The weather front had moved into the area after the bomb stream had flown through. A big ugly wall of weather stood in our way. I had only #3 turning and #4 slowly wind-milling. #I was not cooperating too well dur-ing this period. The whole crew was discarding all that they could. Guns, ammo, flak vests, etc. all went out the aircraft.
We were down out of the fighter area, so l felt that it was the thing to do.
Well! That big black wall engulfed us finally. We all suddenly
got very cold. The electrical system had packed up and quit with the feathering circuit haywire. We really had problems! I was on the
gauges with my good copilot monitoring with me while the engineer
iddled with the prop-feathering switch. We got into some very rough
air. Within moments #1 engine packed up and #3
became a howling banshee. I remember the tach on #3 go
past 3000 rpm. I suddenly became a very busy person.
With #3 running away put us upside down very quickly.
I chopped the power on the two good engines.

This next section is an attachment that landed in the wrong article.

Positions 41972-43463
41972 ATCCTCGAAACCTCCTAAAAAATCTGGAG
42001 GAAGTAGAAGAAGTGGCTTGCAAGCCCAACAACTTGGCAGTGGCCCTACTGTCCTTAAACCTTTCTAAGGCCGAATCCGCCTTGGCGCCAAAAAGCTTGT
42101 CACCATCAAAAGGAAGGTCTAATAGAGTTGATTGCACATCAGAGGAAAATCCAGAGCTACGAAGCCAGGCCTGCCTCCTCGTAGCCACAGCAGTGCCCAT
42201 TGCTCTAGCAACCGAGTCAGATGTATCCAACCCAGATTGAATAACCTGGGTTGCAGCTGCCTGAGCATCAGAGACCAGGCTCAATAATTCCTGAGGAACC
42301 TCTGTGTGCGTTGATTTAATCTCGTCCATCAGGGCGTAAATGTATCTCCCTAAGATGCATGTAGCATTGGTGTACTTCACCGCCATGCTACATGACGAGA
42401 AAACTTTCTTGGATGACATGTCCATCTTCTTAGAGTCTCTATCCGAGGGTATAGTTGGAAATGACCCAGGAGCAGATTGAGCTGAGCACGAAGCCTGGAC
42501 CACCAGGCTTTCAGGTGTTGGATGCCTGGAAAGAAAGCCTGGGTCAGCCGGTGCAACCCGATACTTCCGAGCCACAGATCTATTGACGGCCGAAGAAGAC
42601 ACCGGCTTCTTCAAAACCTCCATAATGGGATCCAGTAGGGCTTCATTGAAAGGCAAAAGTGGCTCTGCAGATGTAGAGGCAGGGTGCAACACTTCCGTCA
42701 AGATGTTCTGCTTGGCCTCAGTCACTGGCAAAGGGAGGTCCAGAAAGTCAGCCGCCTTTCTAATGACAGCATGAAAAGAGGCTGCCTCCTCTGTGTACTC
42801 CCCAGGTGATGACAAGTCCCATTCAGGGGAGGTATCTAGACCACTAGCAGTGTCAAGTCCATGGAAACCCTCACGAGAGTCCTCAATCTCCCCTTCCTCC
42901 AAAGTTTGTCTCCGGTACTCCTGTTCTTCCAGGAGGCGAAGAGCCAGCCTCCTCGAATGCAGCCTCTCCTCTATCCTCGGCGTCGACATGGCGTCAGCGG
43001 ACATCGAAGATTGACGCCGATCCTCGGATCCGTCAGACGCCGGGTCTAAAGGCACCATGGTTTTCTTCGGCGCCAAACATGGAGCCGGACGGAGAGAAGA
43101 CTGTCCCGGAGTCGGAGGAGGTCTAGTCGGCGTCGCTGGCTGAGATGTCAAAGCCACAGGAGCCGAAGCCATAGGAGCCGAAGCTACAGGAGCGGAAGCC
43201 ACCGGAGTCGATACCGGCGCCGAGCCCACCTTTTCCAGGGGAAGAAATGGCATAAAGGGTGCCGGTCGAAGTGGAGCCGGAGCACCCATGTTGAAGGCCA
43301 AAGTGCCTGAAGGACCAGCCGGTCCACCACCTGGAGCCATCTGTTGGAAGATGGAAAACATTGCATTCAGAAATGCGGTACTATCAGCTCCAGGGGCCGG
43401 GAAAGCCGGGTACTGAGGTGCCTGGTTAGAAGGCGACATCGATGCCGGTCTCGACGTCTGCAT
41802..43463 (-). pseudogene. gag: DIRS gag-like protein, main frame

Rube, my co-pilot, and I pushed like two Atlas's on the yoke while standing on the right rudder pedal with both feet pushing to get the wild bird under control. Rube kept shouting "Don't jerk, don't jerk!" as we
slowly got the a/c under control.
Ben Donahue relating his experiences
The engineer said that the airspeed went way past the "redline" somewhere over 320 mph. I saw the altimeter at 8000 ft. as we slowly pulled the wild bird up and back to about 13,000 ft. This was all on the old basic needle, ball and airspeed as we were still in that black wall of weather and had been in for over the last half-hour.
I called out to my crew "Are you still all with me?" The crew one by one called back, and I quote, "Hell, Lt., we were glued to the airplane-we couldn't have left you if we wanted to."
By gingerly flying on needle ball and airspeed we finally broke out over the Adriatic somewhere along the coast
of Yugo'.
Calling "Big Fence," a radar station near Ancona, we got a fix to that area.